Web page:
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Altered motor phenotype and dopamine transmission associated with mutations of the parkinsonian gene LRRK2

Longo, Francesco (2015) Altered motor phenotype and dopamine transmission associated with mutations of the parkinsonian gene LRRK2. PhD Thesis , Università degli Studi di Ferrara.

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    The leucine-rich repeat kinase 2 mutation (LRRK2) G2019S in the kinase-domain is the most common genetic cause of late-onset autosomal dominant Parkinson’s Disease (PD), occurring in >85% of patients carrying this LRRK2 mutation. LRRK2-related PD is clinically indistinguishable from the classic idiopathic form, being characterized by classic neuropathological hallmarks such as progressive degeneration of the substantia nigra pars compacta (SNpc) dopaminergic neurons, gliosis and α-synuclein and ubiquitine-positive intraneuronal cytoplasmic inclusions. The main goal of this thesis work was to evaluate the role played by the kinase function of LRRK2 in the expression of motor phenotype and dopamine transmission in mice, since transgenic models reported so far failed to recapitulate the parkinsonian phenotype and its neuropathology. To directly explore the impact of the kinase-enhancing G2019S mutation on motor activity in vivo, a longitudinal phenotyping approach was developed. We enrolled two cohorts of G2019S knock-in (KI) mice and wild-type littermates (WT) and analyzed their motor activity at different ages (3, 6, 10, 15 and 19 months) using a set of complementary behavioral tests, specific for akinesia, bradykinesia and overall gait ability. Our study revealed that G2019S KI mice motor performance remained stable up to the age of 19 months and did not show the typical age-related decline in immobility time and stepping activity of WT. To confirm that enhanced kinase activity accounts for this phenotype, we adopted a combined genetic and pharmacological approach. On one hand we performed a parallel longitudinal study in mice carrying a LRRK2 mutation (D1994S) that impairs kinase activity (kinase-dead, D1994S KD), on the other hand we administered two LRRK2 kinase inhibitors (H-1152 and Nov-LRRK2-11) in G2019S mice. We found that i) KD mice were not phenotypic and ii) LRRK2 inhibitors reversed the hyperkinetic phenotype of G2019S KI mice, while being ineffective in WT or in D1994S KD animals. In vivo LRRK2 targeting of kinase inhibitors was further substantiated by the reduction of LRRK2 phosphorylation at Ser935 in the striatum and/or cortex at efficacious doses of LRRK2 inhibitors. In order to investigate whether the hyperkinetic phenotype of G2019S mice was associated with dysfunction of striatal dopamine neurotransmission, we carried out a series of behavioral, biochemical, and neurochemical experiments. No changes in nigral dopamine cell counts or dopamine striatal density were observed in G2019S mice. However, the overall pattern of responses to a D2/D3 receptor agonist or antagonists and to D1/D5 receptor antagonists suggested an elevated tonic activation of dopamine receptors in G2019S KI mice. Furthermore, blockade of the dopamine transporter (DAT) resulted in an enhancement of motor performance of WT but not G2019S KI mice. Results from in vitro binding assays revealed a reduction in the DAT protein levels which was associated with an increased dopamine reuptake in G2019S KI mice. In vivo microdialysis showed a reduced metabolites/dopamine ratio in in the striatum of G2019S mice, suggesting a reduced dopamine turnover. Overall the data provide genetic and pharmacological evidence that the kinase activity of LRRK2 is highly implicated in the modulation of motor activity along with the striatal dopaminergic system. However, whether and how the observed changes in motor phenotype and dopamine transmission translate into the overt parkinsonian pathology remains a matter for speculation. It is also possible that G2019S KI mice reflect a pre-symptomatic stage of the disease, as observed in other genetic models of PD. Nonetheless, the present thesis work proposes G2019S KI mice as a valuable in vivo model to investigate the effects of LRRK2 inhibitors.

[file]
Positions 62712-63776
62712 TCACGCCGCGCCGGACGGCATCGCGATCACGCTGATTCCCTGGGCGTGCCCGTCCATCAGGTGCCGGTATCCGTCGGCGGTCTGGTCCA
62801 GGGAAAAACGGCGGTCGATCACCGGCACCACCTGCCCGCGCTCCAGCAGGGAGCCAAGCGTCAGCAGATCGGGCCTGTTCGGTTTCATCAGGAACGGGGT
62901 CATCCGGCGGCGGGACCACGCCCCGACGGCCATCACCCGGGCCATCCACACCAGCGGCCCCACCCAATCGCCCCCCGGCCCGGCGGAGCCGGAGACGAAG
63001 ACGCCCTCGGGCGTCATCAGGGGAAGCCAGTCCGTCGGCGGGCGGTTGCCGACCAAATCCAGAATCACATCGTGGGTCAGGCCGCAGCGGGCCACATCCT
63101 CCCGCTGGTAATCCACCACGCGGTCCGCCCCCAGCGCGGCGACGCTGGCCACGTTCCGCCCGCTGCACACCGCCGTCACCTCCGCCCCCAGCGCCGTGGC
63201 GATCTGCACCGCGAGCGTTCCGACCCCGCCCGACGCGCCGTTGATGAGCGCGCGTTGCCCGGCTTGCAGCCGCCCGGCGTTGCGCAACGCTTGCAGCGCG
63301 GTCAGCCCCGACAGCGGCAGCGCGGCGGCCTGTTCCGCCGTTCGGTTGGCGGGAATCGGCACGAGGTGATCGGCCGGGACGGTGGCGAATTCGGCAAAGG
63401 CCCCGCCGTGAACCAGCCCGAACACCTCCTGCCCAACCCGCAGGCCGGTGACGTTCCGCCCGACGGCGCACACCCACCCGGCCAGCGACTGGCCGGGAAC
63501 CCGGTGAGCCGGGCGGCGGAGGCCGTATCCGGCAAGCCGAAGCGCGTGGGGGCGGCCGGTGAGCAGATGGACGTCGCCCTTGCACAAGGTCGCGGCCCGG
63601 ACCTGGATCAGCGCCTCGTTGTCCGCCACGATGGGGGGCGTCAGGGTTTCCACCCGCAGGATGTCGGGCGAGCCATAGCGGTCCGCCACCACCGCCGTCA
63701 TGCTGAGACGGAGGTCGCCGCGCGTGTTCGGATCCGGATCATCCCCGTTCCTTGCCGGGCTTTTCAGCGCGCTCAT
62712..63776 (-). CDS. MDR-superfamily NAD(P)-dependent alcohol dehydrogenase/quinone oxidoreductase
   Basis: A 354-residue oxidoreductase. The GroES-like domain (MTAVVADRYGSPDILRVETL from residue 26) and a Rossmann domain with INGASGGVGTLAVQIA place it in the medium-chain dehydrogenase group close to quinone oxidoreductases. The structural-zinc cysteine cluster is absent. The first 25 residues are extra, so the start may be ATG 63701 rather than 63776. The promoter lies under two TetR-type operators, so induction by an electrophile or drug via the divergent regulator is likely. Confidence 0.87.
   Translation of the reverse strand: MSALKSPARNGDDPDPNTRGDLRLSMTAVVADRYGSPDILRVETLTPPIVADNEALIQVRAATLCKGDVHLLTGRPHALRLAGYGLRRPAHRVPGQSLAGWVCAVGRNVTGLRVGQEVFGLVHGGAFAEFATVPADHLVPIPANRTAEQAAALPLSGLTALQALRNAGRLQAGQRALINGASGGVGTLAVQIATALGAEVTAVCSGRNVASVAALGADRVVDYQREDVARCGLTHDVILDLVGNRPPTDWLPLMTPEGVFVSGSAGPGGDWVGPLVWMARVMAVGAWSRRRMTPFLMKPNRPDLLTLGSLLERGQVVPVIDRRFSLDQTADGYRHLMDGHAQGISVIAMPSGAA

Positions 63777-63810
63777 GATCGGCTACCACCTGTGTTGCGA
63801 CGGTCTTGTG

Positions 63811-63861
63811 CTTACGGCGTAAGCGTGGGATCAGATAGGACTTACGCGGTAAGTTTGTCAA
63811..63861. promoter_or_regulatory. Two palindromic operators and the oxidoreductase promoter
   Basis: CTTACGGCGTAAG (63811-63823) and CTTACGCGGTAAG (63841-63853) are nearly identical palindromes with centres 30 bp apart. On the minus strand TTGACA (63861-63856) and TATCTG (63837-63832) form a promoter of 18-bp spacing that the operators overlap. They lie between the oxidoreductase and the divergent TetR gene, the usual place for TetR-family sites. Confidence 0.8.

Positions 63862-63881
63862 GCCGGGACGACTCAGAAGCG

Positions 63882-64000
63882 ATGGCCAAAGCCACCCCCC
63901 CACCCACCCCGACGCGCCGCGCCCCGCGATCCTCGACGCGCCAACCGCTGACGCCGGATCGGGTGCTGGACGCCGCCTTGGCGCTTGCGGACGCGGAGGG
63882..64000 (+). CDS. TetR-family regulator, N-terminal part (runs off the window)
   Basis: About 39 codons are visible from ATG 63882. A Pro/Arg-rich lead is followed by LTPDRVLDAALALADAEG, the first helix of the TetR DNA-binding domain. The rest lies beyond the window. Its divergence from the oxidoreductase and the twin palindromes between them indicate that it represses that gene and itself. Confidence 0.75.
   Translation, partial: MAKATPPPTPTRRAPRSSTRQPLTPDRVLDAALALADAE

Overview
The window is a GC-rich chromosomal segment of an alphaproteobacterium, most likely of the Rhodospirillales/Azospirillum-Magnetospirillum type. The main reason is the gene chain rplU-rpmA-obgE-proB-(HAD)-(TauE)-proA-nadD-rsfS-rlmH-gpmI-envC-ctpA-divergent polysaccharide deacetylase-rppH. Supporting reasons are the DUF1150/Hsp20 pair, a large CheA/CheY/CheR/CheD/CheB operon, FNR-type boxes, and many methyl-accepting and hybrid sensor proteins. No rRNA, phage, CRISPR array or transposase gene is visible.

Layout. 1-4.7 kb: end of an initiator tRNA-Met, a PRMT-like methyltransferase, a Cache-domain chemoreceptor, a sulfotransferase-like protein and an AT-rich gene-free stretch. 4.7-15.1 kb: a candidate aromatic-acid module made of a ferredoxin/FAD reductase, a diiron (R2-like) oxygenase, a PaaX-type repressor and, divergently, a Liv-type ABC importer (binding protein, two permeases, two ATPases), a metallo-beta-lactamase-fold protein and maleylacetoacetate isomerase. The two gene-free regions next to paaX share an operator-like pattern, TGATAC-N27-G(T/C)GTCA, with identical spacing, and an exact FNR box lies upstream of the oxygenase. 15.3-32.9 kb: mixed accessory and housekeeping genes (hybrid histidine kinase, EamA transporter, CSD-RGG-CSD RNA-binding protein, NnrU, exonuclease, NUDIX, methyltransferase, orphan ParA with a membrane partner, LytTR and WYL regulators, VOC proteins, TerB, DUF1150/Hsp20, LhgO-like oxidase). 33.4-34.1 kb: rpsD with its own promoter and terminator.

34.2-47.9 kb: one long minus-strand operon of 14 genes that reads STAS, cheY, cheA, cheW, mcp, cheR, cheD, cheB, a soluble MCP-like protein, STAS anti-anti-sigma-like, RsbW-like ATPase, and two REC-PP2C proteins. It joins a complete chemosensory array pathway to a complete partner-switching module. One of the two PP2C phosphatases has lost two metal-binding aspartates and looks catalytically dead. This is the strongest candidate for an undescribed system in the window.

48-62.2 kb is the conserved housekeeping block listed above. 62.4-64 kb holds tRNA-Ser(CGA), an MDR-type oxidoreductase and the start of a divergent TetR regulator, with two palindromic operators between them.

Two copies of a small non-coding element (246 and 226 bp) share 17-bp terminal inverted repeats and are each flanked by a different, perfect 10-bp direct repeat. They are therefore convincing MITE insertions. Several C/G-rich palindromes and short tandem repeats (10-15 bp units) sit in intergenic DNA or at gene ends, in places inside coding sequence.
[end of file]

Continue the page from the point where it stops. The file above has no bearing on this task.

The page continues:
Item Type:Thesis (PhD Thesis)
    Date:20 March 2015
    Tutor:Morari, Michele
    Coordinator:Cuneo, Antonio
    Institution:Università degli Studi di Ferrara
    Divisions:Dipartimento > Scienze mediche
    Subjects:Area 05 - Scienze biologiche > BIO/14 Farmacologia
    Uncontrolled Keywords:LRRK2, Parkinson disease, G2019S, hyperkinetic phenotype, dopamine transmission, malattia di Parkinson, dopamina
    Deposited on:29 Jul 2015 07:57


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